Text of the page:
WOODBRIDGE, N.J. (CBSNewYork/AP) — A pet store owner in New Jersey has been arrested over accusations he sold sick puppies after being ordered to stop.
This, as more legislation is on the way to try to keep large-scale dog breeders and so-called puppy mills from making money in the state.READ MORE: With All Eyes On Minneapolis, NYPD Says It Is Prepared For Reaction To Derek Chauvin Verdict
The shop in Woodbridge called “Fancy Pups” was shut down by police on Christmas Eve.
The store’s owner, Rocco Garruto, was arrested Sunday after authorities said he was trying to sell dogs from his car sales business.
Dennis Green, the director of Health and Human Services, said the store has been shut before but continued operating.
Animal Control and the state SPCA said the store has racked up violations for a long time, including complaints from customers that he sold them sick animals.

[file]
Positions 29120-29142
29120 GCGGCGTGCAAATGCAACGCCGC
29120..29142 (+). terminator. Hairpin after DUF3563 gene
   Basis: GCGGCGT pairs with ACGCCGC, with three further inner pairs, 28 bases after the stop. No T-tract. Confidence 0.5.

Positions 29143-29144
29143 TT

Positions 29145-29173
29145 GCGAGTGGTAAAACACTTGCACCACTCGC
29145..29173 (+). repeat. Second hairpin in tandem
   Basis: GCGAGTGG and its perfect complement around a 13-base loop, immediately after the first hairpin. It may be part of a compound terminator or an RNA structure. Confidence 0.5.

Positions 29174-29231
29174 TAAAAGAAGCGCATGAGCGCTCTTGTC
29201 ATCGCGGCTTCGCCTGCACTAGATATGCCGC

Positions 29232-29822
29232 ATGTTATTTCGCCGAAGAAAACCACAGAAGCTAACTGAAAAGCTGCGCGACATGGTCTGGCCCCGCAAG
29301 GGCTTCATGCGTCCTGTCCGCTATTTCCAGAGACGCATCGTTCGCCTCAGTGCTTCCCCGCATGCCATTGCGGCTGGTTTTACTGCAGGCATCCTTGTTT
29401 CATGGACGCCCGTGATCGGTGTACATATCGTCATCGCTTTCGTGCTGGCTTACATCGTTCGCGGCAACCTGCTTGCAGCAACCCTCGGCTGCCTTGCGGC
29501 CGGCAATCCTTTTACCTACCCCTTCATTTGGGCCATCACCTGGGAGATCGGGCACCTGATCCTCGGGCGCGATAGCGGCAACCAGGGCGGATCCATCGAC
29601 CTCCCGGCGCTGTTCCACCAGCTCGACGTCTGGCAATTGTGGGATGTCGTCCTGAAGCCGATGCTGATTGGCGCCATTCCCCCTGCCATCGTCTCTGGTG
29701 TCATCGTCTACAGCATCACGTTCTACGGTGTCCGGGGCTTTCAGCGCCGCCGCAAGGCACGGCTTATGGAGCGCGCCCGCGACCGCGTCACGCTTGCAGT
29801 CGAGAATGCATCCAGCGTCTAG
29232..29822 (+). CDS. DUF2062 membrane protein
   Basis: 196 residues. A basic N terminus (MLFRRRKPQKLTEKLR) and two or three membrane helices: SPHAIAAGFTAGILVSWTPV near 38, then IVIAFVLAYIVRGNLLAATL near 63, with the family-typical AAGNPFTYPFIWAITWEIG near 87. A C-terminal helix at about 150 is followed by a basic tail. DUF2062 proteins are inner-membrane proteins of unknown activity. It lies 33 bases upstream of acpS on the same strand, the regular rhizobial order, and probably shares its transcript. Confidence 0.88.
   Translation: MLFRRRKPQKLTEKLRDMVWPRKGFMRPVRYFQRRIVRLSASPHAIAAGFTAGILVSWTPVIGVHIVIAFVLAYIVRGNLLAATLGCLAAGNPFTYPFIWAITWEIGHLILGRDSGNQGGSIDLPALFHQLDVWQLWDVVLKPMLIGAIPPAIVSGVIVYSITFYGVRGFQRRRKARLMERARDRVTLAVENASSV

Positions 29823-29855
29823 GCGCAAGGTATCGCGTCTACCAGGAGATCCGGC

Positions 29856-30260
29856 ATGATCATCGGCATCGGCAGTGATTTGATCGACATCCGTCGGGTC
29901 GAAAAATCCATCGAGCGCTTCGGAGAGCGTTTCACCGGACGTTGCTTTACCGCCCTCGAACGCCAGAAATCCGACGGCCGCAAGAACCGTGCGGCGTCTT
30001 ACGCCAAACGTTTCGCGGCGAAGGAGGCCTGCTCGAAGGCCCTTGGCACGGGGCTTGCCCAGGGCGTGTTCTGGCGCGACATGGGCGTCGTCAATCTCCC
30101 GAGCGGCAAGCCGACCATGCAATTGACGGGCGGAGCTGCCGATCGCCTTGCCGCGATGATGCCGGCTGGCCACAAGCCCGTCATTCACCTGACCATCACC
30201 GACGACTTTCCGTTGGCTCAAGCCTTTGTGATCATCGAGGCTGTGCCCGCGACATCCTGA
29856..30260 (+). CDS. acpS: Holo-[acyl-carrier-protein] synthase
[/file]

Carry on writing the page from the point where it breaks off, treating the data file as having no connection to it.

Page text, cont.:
“We had given him warnings and recommendations many months ago in order to fix the problems that were occurring in his location, he failed to do that. The Department of Health also gave him recommendations, he failed to follow those. So we were left with no recourse other than to go in and take action,” SPCA Chief Frank Rizzo told 1010 WINS.
Garruto, who denies the allegations, faces over 100 counts, including animal cruelty.READ MORE: Former Vice President Walter Mondale Dead At 93
Meanwhile, New Jersey Sen. Raymond Lesniak is pushing a bill that would require pet sales to be done in person and for pet shops to buy animals only from kennels, rescue groups and shelters, WCBS 880’s Levon Putney reported.
But Barbara Reichman said the move is premature.
“It seems premature to be proposing such a drastic measure right on the heels of this new bill that was just signed by the governor and has only been in effect for about six months,” she said.
Reichman is with the New Jersey Federation of Dog Clubs.
“That provision requires that all pet stores that are selling puppies or kittens purchase those animals from a USDA-licensed breeding operation and one that has no direct violations for two years,” she said.
Lesniak’s bill will be taken up in 2016, Putney reported.MORE NEWS: All New Jersey Residents Age 16 And Up Now Eligible For COVID Vaccine
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